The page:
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Coping with Catastrophic Thinking

By February 25, 2013

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Many people with PTSD experience frequent cognitive distortions, such as catastrophic thinking. Cognitive distortions refer to unpleasant thoughts that are extreme, exaggerated, and/or not consistent with what is actually going on in the real world. As a result, cognitive distortions can have a negative influence on our mood and eventually lead to unhealthy behaviors. Catastrophic thinking in particular refers to a tendency to expect the worst to happen without considering other alternative outcomes that are more likely to happen.

It would make sense that someone would develop catastrophic thoughts following exposure to a traumatic event. After someone experiences a traumatic event, he receives verification that the worst can actually happen. A traumatic event destroys assumptions that we often make about the world, such as that the world is a safe place, or "it won't ever happen to us." After a traumatic event, our body and mind try to ensure that we will never be placed in a dangerous situation again, and it tries to prepare us for future traumatic events. One way it might do this is by bringing up catastrophic thoughts. Unfortunately, these catastrophic thoughts don't present all other possible options -- they only present the worst possible case. As a result, these thoughts can be paralyzing, leading to extreme anxiety, avoidance, and isolation. They may make a person feel as though he is constantly in danger and nothing is safe.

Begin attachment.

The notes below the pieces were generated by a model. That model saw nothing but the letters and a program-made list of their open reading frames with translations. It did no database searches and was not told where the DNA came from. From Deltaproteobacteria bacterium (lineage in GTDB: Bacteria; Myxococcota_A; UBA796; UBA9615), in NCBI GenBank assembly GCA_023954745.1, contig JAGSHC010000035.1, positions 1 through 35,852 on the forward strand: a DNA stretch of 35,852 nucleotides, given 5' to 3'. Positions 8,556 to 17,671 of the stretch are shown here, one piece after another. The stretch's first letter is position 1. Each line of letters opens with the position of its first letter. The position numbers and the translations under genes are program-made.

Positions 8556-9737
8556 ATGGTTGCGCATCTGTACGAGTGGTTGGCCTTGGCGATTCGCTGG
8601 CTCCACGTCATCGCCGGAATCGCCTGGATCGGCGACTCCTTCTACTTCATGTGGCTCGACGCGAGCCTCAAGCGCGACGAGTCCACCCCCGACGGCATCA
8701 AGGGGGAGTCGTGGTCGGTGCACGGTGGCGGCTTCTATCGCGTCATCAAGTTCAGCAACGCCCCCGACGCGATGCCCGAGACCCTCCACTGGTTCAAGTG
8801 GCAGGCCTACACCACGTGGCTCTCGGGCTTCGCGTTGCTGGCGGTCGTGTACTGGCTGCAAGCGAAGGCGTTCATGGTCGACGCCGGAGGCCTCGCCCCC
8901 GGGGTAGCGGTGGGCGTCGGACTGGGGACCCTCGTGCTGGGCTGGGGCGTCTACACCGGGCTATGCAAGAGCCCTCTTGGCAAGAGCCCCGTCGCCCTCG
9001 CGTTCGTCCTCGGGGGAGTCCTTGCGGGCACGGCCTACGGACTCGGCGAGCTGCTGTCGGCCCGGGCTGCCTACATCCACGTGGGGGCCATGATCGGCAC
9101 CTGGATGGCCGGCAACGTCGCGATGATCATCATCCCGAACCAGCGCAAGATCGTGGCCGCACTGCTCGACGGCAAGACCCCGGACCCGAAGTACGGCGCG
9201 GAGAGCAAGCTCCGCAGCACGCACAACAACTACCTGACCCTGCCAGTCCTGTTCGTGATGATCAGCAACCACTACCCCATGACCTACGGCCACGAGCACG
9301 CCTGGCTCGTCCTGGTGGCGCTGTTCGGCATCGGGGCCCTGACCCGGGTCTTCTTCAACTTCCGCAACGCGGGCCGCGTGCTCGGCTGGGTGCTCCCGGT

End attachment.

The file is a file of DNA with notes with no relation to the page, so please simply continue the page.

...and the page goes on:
Catastrophic thoughts can be debilitating. Fortunately, there are steps you can take to address catastrophic thoughts. Some healthy ways of coping with catastrophic thoughts can be found in this article.

 

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